Some forms of the Christian attack on the social problem have expressed just such a taut idealism. Men set out to create their ideal Christian order of life, that is, to control history.

Whatever the moral heroism it may elicit the limitations of this idealistic approach are now clear. The structure of the ideal society Cannot be finally prescribed, nor can we directly create a new order, The stuff of human history and human nature simply does not permit that kind of attack. We have to make our way through monstrous evil, and make endless concessions to what is actually there in the forces which shape our destiny. The crucial difference between two ways of looking at human problems is the difference between trying to manage history according to plan, and a responsible planning within a history which is more successfully dealt with when we recognize the unmanageable factors within it.

We can know in principle for all situations that some structures of human society block the real good, and some may open the way for it. Here, then, is the distinctive task of Christian social philosophy: to raise in every social order the question, "What is its consequence for the community of mutuality among men?" There is, for example, no Christian economics in the sense of a distinctive Christian science of economic behavior, nor any one Christian answer to the question. "What is a good economic order?" But there is a Christian question to put to all economic orders and programs. What does this way of life do to the freedom, equality, and growth of mutuality of the people who live in it?

The elaboration of this approach to Christian social ethics is an enormous task requiring the continuing co-operation of every Christian whether he be layman, minister, scientist, or theologian. There will always be differences of judgment in the Christian group on specific political and social issues. I am here concerned to state a method of approach to the problem rather than to discuss the complex issues which surround us everywhere. But "a moral discussion is inconclusive and even trivial, if it leaves out the question of its application," as Gregory Vlastos has said.13 In order to be as specific as possible about this approach to Christian social philosophy I shall outline in arbitrary fashion five general principles which I suggest can be supported by the evidence of human experience as being necessary guides to the conditions under which the Good Society can grow.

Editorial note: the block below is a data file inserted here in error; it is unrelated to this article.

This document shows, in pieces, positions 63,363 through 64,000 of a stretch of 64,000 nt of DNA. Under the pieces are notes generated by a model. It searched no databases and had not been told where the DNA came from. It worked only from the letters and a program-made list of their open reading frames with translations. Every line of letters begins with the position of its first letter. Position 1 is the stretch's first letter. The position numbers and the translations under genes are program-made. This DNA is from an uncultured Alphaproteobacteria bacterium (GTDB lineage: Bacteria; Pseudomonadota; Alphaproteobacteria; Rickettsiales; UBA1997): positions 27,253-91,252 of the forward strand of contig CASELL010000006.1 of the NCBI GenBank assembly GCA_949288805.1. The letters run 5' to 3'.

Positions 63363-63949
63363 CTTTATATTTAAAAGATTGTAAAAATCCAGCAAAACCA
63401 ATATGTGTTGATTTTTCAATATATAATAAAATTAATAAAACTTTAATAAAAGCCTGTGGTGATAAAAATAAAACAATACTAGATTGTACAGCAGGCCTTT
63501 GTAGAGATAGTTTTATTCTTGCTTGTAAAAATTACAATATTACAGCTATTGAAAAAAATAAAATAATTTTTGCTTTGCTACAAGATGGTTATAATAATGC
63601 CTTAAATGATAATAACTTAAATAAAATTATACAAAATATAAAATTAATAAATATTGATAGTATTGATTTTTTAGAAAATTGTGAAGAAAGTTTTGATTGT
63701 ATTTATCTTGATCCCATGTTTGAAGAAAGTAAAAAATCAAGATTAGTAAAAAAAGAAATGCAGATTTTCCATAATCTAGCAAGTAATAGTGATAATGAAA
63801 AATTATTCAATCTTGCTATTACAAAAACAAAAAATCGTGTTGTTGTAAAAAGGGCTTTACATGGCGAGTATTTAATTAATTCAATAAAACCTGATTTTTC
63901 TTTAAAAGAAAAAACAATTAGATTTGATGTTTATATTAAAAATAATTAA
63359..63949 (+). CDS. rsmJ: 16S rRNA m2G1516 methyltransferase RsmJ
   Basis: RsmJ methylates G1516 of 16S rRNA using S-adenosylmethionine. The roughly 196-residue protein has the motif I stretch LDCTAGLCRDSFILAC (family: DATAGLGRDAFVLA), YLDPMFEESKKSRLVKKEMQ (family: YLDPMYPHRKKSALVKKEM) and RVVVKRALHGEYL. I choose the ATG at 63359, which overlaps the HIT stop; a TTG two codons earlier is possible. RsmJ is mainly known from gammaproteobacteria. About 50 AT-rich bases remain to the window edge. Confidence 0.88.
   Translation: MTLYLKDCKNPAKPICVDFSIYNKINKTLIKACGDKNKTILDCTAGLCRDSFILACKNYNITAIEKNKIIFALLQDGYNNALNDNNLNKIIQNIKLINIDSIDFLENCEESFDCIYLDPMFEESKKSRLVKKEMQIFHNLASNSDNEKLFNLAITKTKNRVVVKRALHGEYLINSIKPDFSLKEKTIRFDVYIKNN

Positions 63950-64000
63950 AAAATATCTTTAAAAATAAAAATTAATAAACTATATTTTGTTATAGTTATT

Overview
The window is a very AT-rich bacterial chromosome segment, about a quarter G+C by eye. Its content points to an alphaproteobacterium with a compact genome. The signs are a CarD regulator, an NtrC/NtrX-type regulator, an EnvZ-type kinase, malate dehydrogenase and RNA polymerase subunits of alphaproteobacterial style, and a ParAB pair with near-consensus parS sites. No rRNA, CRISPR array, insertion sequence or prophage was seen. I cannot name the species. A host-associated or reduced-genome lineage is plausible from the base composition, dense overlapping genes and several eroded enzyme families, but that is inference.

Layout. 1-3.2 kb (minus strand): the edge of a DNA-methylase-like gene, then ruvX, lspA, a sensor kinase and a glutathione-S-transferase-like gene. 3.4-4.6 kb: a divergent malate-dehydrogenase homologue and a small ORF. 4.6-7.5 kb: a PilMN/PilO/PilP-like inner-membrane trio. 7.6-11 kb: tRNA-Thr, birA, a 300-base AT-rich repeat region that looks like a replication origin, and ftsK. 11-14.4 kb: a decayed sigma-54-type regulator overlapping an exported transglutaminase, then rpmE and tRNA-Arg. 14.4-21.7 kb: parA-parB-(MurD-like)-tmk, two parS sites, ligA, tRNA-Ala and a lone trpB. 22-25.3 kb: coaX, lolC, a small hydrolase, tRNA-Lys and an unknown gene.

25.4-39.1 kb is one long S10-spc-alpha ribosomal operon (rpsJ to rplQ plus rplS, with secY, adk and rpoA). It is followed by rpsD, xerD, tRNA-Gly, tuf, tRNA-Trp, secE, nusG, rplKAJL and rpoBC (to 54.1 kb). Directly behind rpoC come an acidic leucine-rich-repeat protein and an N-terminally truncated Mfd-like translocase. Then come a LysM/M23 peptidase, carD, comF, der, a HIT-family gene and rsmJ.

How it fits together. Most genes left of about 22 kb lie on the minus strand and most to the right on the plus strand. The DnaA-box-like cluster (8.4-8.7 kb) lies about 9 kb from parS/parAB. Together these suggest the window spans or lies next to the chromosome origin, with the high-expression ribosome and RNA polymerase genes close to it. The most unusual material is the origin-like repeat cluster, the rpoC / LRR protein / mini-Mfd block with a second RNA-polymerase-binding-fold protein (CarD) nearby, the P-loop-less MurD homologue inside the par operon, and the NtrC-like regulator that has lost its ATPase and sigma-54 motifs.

First, the resources of the good earth and of human intelligence must provide for every responsible member of society the minimal basis for decent health, housing, education, and recreation. We have come very near to accepting this charge on the total social body in principle, though we are a long way from achieving it in practice. The problem in America is not primarily one of wealth. There is enough. The real problems arise in finding the adequate ways to provide and distribute such security. Ways are being found. If one rides the downtown bus in one of our large cities through the slum areas in which children play in dirty alleys behind saloons, and then passes a housing project with clean, sunlit yards. and children playing in safety, he can only say, "So far, so good, not only for them but for all society." The fundamental securities, basic education, and the necessities of healthful and wholesome life can be shared among all.